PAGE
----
Apple CEO Tim Cook turned speculation concerning his company’s future plans for generative AI into expectations, saying the company plans to announce new features before the end of 2024.
He confirmed that Apple is putting “tremendous amount of time and effort” into the effort, adding, “We’re excited to share the details of our ongoing work in that space later this year.”
Winners and losers
This is great news for Apple users who have wondered when Apple will rise to the genAI challenge. It’s concerning news for Apple’s competitors, who must now hope that the company’s implementation is weak in comparison to their own. It’s pleasing news for pundits and analysts who now know they have a few months during which they can speculate on what Apple will introduce and how it will be done.
As we’ve noted before, Apple pretty much always tells the truth, albeit through its own unique corporate filter. That’s why it is important to note that many of Apple’s AI revelations during this conversation emerged as Cook talked up the introduction of Vision Pro. This suggests there will be deepening links between whatever Apple comes up with in AI for its existing devices and its newest device.
What Cook said
“Without getting into more details and getting out in front of myself, in terms of generative AI, which I would guess is your focus, we have a lot of work going on internally as I’ve alluded to before…,” he said. “We’ve got some things that we’re incredibly excited about that we’ll be talking about later this year.
“Let me just say that I think there is a huge opportunity for Apple with gen AI and AI.”
Despite what you’ve read elsewhere, Apple is no slouch when it comes to applied machine intelligence. Kick its products around a while and you’ll find numerous tools and features that lean in heavily on the technology.
The only difference is that Apple hasn’t yet introduced its own take on genAI. On the strength of Cook’s words, that’s about to change.
So, what’s coming?
Late last year, Mark Gurman’s sources told him Apple was scrambling to bring this tech to market, spending $1 billion on the project and even building its own internal Apple GPT LLM (Large Language Model) engine. The project leaders included senior vice presidents John Giannandrea and Craig Federighi.
At that time, he claimed Apple would begin with a smarter Siri, following up by making the technology available across its product range over time. The big winner might be iOS, which Gurman has previously claimed Apple decided to “fill” with LLM features.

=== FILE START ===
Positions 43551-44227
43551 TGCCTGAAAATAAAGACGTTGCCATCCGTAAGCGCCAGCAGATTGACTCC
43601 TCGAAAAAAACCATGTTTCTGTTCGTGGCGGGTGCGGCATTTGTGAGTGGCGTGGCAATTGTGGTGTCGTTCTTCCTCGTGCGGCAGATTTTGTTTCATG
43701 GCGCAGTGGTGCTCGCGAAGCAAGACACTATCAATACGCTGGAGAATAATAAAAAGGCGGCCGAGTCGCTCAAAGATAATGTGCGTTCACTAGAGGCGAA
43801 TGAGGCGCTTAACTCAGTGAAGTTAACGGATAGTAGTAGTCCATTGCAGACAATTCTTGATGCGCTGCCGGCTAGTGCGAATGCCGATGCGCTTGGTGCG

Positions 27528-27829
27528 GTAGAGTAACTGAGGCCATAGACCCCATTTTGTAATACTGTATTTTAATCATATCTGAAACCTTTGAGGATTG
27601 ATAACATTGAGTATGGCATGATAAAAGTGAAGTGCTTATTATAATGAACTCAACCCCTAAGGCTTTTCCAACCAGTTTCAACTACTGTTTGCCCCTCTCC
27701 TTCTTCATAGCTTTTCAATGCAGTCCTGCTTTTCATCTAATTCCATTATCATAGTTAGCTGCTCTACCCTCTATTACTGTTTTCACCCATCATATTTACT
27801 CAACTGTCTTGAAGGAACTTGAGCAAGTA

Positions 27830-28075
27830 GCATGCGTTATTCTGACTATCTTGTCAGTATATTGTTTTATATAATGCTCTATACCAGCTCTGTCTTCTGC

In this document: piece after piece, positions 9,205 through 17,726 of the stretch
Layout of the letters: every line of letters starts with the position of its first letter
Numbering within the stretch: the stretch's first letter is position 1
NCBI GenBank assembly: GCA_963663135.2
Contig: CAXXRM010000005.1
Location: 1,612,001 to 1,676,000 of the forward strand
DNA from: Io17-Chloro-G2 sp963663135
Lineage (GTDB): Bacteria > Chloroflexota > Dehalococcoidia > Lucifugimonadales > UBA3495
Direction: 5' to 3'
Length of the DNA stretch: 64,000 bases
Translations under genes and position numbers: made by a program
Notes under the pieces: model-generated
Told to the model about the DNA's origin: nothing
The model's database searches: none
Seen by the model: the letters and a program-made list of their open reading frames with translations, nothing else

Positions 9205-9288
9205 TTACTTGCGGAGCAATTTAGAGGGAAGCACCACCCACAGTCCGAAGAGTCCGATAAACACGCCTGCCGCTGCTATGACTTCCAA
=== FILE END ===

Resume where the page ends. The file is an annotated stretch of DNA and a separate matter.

These will range from better auto-complete, playlist generation, and powerful new additions to the company’s creative and productivity apps, including (we’ve been told elsewhere) enabling Siri to automate complex tasks with Shortcuts integration.
To realize those ambitions, Wedbush Securities analyst Daniel Ives believes Apple will make a sizeable acquisition this year. “There’s an AI arms race going on, and Apple is not going to be on the outside looking in,” he said.
Gurman now thinks the combination of GenAI features mean iOS 18 will be one of the most important iterations of Apple’s mobile operating system. “I’m told that the new operating system is seen within the company as one of the biggest iOS updates — if not the biggest — in the company’s history,” he wrote.
He may have a point: competitors including Google, Meta, and Microsoft are already on board, with Meta promising to bring “the most popular and most advanced AI products and services.” Microsoft has seen an 18% boost in revenue as a result of its extensive AI efforts.
Apple can deliver AI at scale
Apple already has the scale.
During its most recent fiscal call, the company confirmed an installed base in excess of more than 2.2 billion devices. With that kind of presence, whatever Cook does have up his sleeve is going to hit the market hard. And if it is indeed the kind of highly focused edge intelligence we think the company wants to bring into the light, then the impact on server-based LLM solutions will be immense.
Those tasty sluices of revenue and mind share could swiftly vanish if Apple gets this right.
But will it get this right? Only time – and several more months of disagreement, rumor, and speculation from the chattering classes – will tell. And whatever Apple plans to tell us at WWDC….